The Observer newspaper reported:
First-aid men and firemen were called out; at one time 20 ambulances and five fire engines were in the grounds of Lord Montagu’s home, Palace House. At least two boys were arrested. The piano collapsed when fans climbed on to the platform. Mr Acker Bilk’s band were playing at the time.
Earlier, everything seemed set fair for a rousing evening – “I’ve never seen a thousand chairs fill so quickly,” was Lord Montagu’s joyful reaction to the opening of the festival. He had not, at that stage, looked at the queue outside.
With the lawn in front of Palace House packed solidly with unkempt humanity there was still a straggling line some 600 yards long in the driveway waiting for admission.
The reaction of the population of the New Forest to this mass influx was less enthusiastic. The coffee-house cult has reached no farther than Southampton – across the water and half a world away to judge by the mutterings of the pub smoking-room as a mob of beats roamed by…
“I wouldn’t mind so much,” confided one outraged hotelkeeper, “if they washed now and then.” Certainly one could see his point as the jazz fans turned up in their standard uniform of rumpled jeans and T-shirts, sandals and haircuts that must have wrung the hearts of the two former Irish Guards sergeants who were running the campsite behind the car park.
Monkey Picks look show The People reported the mayhem:
If I were a young man on 7th August 1960 and not already a jazz loving beatnik, the Sunday paper The People would’ve had me scurrying to Dobell’s record shop for Mingus Ah Um and searching backstreet bookshops for an under-the-counter copy of The Naked Lunch quicker than one could say “Straight from the fridge, Dad”.
“Blame these 4 men for the Beatnik horror” exclaimed Peter Forbes, as shocked Britain learnt how a great unwashed army of beatniks had been driven to violence by a group of American writers and poets, culminating in a riot at the Beaulieu Jazz Festival. Exciting stuff.
Organised by Lord Montagu and held on the lawns of his Palace House in the New Forest, the Beaulieu Jazz Festival was in its fifth year when it achieved notoriety due to the behaviour of fans from both ends of the jazz spectrum: the traditionalists rooted in sounds of 1920’s Dixieland and the modernists building on a bebop template. According to photographer David Redfern both sides complained not enough of “their” type of jazz was being performed before things came to a head when increasingly drunk youths pulled down lighting rigs, set fire to a building and destroyed the stage. The BBC, broadcasting the event live on television, abruptly ended their coverage ahead of schedule with a typically understated comment, “Things are getting quite out of hand”.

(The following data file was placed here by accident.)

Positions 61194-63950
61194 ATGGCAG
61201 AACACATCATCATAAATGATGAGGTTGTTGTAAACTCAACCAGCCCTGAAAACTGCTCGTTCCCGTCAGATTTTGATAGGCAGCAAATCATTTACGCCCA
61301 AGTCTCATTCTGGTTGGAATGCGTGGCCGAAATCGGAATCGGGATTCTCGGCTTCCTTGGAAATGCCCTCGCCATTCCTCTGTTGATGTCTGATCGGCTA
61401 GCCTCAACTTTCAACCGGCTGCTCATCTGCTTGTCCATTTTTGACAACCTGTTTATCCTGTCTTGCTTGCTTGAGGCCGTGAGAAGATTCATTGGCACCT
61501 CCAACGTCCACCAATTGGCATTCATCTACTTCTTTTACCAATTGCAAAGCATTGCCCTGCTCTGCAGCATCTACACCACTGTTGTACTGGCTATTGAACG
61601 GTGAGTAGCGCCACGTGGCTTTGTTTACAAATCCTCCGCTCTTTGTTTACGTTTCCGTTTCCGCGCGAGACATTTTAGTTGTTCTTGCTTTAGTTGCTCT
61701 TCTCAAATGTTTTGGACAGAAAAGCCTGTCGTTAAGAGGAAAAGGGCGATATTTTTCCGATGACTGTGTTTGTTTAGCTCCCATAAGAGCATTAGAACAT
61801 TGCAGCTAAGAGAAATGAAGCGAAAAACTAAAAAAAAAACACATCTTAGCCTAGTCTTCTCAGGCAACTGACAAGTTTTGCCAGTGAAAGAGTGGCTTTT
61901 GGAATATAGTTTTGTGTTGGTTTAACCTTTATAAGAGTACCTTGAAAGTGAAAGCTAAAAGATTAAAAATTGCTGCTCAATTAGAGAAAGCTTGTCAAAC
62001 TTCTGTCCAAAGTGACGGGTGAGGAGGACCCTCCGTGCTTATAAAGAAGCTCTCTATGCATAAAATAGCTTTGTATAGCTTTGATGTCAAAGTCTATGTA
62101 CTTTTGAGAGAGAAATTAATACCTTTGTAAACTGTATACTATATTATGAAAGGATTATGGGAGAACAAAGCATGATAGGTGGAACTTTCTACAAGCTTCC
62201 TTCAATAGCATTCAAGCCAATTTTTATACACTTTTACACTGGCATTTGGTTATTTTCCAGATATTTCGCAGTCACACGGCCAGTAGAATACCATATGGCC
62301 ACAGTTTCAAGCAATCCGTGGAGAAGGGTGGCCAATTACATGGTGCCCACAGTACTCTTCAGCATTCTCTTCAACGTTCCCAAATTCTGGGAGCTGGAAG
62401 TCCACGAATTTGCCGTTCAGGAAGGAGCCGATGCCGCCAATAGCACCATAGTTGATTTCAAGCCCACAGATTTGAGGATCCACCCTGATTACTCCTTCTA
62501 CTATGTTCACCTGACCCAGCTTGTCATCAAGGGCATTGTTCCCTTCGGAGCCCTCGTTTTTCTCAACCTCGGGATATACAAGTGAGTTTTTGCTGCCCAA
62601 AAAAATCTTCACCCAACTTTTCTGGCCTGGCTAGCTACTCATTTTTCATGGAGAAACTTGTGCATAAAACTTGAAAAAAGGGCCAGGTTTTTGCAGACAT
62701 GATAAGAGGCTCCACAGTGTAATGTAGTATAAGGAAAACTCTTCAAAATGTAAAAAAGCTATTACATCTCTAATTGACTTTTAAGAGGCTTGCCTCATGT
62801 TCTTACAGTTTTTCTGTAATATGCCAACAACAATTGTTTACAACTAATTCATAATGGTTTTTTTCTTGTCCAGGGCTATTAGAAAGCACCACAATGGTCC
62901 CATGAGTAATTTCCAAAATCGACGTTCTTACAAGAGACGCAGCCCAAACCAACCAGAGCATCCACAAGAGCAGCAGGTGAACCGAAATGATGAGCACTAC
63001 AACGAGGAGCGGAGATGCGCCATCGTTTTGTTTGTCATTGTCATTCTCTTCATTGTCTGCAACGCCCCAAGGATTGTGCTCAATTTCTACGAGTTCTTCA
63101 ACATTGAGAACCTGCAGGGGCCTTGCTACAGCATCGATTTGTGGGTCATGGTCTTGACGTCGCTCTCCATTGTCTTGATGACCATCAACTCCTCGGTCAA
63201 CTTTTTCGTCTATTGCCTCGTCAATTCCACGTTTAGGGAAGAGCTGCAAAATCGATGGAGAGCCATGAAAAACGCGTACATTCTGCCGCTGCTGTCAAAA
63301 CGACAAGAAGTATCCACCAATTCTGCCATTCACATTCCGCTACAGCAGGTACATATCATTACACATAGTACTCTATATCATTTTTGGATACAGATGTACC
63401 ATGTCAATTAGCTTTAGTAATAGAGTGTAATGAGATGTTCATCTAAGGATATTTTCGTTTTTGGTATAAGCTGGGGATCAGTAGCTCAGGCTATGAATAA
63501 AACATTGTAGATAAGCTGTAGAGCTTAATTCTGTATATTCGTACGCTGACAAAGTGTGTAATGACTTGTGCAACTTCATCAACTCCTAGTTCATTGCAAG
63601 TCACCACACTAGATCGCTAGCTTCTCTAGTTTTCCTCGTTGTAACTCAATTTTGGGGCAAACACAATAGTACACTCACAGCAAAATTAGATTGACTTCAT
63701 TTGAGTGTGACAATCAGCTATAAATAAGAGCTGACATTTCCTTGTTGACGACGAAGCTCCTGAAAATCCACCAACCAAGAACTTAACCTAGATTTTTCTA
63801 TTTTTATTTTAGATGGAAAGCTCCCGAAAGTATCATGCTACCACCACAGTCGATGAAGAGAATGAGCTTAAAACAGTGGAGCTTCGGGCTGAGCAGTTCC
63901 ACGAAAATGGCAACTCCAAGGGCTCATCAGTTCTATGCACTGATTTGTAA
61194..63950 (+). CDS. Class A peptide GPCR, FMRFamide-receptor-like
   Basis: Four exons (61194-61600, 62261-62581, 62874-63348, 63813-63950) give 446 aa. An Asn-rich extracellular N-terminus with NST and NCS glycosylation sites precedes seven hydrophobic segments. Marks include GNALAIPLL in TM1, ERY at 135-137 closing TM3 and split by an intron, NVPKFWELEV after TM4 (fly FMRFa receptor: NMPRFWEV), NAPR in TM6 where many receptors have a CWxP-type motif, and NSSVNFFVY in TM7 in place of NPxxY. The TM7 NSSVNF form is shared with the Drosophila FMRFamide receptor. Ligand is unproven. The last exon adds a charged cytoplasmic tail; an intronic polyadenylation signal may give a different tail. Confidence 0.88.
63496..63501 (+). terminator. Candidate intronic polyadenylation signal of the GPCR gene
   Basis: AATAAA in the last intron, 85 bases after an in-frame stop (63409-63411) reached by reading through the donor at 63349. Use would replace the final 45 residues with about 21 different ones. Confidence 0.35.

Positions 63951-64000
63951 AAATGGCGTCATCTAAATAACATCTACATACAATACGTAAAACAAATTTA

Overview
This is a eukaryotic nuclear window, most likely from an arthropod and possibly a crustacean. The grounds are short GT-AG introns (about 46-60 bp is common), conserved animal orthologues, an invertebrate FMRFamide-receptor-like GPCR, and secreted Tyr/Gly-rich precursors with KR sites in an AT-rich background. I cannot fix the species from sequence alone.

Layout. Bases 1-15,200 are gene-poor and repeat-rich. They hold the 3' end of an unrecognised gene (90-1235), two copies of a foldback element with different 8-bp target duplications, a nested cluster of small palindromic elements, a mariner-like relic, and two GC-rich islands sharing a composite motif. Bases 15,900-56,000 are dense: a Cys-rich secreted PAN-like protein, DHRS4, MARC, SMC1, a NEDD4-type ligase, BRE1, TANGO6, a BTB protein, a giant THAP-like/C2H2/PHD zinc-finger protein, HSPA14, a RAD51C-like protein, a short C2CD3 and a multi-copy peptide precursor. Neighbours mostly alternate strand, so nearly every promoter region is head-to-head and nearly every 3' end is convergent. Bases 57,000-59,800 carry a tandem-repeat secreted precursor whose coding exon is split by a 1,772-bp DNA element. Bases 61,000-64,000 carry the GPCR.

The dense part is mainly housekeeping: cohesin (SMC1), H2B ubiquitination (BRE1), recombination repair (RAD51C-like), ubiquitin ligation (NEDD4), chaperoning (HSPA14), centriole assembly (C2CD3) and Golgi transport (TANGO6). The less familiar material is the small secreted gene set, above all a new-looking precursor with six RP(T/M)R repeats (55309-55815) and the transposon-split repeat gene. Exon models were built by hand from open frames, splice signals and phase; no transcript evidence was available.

The People told its readers, “The outbreak of violence that wrecked Lord Montagu’s jazz festival at Beaulieu last week must be blamed on the cult of despair preached by four strange men”. Those four strange men identified like names on a wanted poster as Jack “The Hobos’ Prophet” Kerouac; Allen “The Hate Merchant” Ginsberg; William “The Ex-Drug Addict” Burroughs and Gregory “The Crank Poet” Corso.
“These four beatnik “prophets” do not themselves preach violence. But they do infect their followers with indifference or outright hostility to established codes of conduct. Nothing matters to the beatnik save the “kicks” or thrills to be enjoyed by throwing off inhibitions. If you feel any urge, no matter how outrageous, indulge in it. If the beat of jazz whips up violent emotions, why not give way to them?”